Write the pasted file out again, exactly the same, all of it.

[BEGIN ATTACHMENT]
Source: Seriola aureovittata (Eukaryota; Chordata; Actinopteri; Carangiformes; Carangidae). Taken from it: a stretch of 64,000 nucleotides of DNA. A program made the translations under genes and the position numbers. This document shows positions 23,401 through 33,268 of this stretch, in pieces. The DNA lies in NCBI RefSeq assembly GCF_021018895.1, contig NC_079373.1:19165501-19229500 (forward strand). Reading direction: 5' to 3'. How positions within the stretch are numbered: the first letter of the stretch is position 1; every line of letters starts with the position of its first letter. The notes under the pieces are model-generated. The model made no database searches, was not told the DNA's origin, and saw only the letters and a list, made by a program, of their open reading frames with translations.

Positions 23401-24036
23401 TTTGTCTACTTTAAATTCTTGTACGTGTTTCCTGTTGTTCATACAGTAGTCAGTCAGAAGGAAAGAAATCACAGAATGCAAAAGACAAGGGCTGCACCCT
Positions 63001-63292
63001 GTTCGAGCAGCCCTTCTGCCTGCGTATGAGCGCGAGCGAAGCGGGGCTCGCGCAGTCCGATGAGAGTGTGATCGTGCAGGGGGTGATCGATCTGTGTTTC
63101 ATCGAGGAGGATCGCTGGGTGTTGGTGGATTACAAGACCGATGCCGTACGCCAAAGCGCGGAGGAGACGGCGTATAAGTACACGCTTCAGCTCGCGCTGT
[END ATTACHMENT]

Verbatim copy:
Source: Seriola aureovittata (Eukaryota; Chordata; Actinopteri; Carangiformes; Carangidae). Taken from it: a stretch of 64,000 nucleotides of DNA. A program made the translations under genes and the position numbers. This document shows positions 23,401 through 33,268 of this stretch, in pieces. The DNA lies in NCBI RefSeq assembly GCF_021018895.1, contig NC_079373.1:19165501-19229500 (forward strand). Reading direction: 5' to 3'. How positions within the stretch are numbered: the first letter of the stretch is position 1; every line of letters starts with the position of its first letter. The notes under the pieces are model-generated. The model made no database searches, was not told the DNA's origin, and saw only the letters and a list, made by a program, of their open reading frames with translations.

Positions 23401-24036
23401 TTTGTCTACTTTAAATTCTTGTACGTGTTTCCTGTTGTTCATACAGTAGTCAGTCAGAAGGAAAGAAATCACAGAATGCAAAAGACAAGGGCTGCACCCT
Positions 63001-63292
63001 GTTCGAGCAGCCCTTCTGCCTGCGTATGAGCGCGAGCGAAGCGGGGCTCGCGCAGTCCGATGAGAGTGTGATCGTGCAGGGGGTGATCGATCTGTGTTTC
63101 ATCGAGGAGGATCGCTGGGTGTTGGTGGATTACAAGACCGATGCCGTACGCCAAAGCGCGGAGGAGACGGCGTATAAGTACACGCTTCAGCTCGCGCTGT